Northumberland County workers fighting proposed changes to STD leave

The union representing 33 employees of the Northumberland County social services department says the county is attempting to weaken employees’ short-term disability leave and remove their right to work a compressed workweek.

On Dec. 12, the Canadian Union of Public Employees Local 3725 began contract negotiations with the county using a provincially appointed conciliator. Union members — who are county employees in income support, housing, childcare and outreach — have been working since Sept. 30 without a contract.

Jaime Bingham, president of Local 3725, says a second day of conciliation will be scheduled for the new year.

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Currently, union members have a short-term disability plan that provides employees with 17 weeks of sick leave paid at 100 per cent of their salary. Northumberland County is seeking to remove that provision and replace it with three days of fully paid leave, with the remainder of an employee’s leave paid at 75 per cent.

“We have an aging workforce, so . . . more and more of our workers are going off [to have] necessary surgeries,” said Bingham. “Reducing [the STD leave] to 75 per cent means you may refuse a surgery because you financially can’t do it.” 

Northumberland County is also seeking to remove the 28 hours per year employees have to use for medical and non-medical appointments within the workday, which are part of the STD leave provisions.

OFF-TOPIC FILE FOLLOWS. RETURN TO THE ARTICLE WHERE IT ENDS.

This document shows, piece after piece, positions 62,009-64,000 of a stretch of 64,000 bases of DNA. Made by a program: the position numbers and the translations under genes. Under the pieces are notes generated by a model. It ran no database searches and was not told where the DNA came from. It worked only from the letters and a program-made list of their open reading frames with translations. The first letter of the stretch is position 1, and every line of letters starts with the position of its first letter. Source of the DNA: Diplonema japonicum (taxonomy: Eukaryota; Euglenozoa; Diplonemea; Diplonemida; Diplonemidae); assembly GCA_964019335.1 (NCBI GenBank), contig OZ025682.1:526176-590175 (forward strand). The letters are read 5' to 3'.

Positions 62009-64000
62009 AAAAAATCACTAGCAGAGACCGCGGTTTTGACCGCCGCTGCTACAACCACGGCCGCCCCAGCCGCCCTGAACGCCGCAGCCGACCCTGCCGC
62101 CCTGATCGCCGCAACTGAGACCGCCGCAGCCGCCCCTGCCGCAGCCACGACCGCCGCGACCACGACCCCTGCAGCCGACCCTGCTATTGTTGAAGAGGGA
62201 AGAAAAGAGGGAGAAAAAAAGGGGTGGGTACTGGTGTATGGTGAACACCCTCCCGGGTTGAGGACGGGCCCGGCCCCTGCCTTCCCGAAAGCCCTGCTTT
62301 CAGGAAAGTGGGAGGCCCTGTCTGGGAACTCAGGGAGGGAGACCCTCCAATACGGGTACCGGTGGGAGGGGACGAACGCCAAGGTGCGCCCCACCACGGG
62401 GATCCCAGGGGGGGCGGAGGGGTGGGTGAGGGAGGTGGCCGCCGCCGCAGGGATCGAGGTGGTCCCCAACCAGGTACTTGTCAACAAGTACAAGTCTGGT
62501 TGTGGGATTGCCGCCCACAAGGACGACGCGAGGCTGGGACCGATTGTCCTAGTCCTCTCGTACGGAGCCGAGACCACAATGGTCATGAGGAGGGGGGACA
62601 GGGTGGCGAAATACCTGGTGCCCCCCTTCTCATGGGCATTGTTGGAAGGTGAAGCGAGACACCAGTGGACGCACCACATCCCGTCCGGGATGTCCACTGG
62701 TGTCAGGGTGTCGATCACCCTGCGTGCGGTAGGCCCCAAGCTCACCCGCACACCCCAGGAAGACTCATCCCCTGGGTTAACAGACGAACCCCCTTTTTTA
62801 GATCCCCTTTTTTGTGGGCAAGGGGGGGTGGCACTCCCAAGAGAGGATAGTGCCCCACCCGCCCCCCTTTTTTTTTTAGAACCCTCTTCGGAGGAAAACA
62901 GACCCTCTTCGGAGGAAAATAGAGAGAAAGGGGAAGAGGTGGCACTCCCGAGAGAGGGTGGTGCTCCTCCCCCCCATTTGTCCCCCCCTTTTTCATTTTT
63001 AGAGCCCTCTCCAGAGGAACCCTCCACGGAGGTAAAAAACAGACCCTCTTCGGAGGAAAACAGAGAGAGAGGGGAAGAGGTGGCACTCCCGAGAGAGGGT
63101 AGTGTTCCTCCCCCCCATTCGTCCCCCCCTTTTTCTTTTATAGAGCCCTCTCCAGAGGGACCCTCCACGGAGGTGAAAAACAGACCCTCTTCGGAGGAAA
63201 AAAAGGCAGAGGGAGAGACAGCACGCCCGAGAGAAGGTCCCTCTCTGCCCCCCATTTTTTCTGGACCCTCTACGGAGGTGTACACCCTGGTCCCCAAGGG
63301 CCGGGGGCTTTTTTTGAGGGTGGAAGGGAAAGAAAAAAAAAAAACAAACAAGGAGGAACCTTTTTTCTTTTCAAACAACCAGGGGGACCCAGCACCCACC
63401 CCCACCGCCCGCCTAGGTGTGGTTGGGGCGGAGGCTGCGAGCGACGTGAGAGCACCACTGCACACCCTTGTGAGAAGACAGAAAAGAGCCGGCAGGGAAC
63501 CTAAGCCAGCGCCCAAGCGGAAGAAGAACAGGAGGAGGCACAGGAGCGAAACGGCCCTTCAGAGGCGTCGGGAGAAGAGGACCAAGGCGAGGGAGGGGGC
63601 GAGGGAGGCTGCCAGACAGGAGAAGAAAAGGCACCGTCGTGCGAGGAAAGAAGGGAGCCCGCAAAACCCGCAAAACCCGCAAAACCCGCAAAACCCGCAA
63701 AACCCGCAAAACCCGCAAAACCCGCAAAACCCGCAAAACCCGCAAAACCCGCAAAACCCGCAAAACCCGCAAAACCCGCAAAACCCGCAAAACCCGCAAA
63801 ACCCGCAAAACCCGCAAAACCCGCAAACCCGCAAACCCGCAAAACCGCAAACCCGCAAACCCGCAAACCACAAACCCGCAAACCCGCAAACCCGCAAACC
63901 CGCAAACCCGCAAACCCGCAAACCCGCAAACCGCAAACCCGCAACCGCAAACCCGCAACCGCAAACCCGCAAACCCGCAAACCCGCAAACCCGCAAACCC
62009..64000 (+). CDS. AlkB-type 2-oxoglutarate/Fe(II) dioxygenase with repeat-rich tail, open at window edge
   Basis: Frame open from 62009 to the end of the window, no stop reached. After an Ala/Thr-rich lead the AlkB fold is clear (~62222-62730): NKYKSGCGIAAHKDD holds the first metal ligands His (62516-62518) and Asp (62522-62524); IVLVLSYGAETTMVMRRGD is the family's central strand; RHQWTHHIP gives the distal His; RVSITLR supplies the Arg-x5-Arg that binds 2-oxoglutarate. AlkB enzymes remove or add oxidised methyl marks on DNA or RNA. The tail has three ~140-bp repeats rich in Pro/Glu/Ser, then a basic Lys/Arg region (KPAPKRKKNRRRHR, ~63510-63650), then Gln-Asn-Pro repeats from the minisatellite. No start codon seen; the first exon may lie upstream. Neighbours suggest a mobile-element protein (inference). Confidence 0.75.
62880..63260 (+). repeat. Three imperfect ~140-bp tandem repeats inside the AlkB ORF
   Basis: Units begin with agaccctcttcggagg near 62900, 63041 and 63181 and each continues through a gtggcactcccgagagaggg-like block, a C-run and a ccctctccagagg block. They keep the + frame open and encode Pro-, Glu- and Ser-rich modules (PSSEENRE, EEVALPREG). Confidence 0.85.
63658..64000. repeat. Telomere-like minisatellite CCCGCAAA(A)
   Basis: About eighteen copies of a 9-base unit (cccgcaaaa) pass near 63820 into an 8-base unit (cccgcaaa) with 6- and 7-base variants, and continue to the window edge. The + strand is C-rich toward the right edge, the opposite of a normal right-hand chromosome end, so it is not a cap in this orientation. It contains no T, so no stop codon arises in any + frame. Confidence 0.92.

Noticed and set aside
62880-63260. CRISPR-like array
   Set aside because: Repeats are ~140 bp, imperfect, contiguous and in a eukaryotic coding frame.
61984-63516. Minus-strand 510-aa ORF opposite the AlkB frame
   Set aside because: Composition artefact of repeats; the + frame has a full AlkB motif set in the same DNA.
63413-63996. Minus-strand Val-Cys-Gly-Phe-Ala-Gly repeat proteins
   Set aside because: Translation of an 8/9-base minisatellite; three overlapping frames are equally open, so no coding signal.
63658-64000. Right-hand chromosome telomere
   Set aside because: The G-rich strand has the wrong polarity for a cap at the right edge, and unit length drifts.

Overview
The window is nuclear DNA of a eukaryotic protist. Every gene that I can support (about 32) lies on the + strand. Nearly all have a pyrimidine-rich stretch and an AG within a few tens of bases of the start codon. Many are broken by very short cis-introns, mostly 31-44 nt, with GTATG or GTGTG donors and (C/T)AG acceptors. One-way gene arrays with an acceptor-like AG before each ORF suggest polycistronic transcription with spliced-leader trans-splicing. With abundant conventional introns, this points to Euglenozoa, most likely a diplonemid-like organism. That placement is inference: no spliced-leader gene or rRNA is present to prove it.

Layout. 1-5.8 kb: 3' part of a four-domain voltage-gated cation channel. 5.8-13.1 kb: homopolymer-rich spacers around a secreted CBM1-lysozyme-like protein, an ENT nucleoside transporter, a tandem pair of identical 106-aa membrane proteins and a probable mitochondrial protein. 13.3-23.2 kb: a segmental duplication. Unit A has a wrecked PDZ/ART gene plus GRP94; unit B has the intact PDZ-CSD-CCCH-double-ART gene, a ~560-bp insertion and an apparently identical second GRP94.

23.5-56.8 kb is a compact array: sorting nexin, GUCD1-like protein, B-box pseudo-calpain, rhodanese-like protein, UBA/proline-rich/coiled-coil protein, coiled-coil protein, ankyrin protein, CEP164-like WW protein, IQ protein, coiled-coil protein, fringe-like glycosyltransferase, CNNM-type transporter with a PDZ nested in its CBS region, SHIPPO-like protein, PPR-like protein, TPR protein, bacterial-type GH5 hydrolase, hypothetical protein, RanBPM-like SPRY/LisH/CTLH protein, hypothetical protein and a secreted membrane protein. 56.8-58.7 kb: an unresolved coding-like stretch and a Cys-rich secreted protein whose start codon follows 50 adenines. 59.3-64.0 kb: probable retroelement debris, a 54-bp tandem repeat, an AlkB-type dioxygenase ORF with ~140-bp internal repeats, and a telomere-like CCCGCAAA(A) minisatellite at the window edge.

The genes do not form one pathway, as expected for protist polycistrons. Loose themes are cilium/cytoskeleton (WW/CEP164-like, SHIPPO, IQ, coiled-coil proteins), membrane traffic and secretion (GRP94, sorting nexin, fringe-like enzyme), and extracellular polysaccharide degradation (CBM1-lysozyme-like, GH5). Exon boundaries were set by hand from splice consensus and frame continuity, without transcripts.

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The county is also looking to eliminate employees’ ability to work a compressed workweek. Currently, half the office has Mondays off and the other half takes Fridays off. And they work from 8 a.m. to 5:15 p.m. with a half-hour lunch every day to make up the time.

Bingham says the demographics of the union’s members skew overwhelmingly female and the flexible scheduling allows them to manage family commitments. “As mainly female employees, we’re the caretakers of our family and we use the compressed workweek to [go to] appointments for our . . . parents and children and spouses,” she says. “They seem to be attacking the female-ness of the workforce.”

Members gave the bargaining committee a 100 per cent strike mandate, though the union hasn’t set a strike or lockout deadline.

Northumberland County did not respond to Benefits Canada‘s request for comment.

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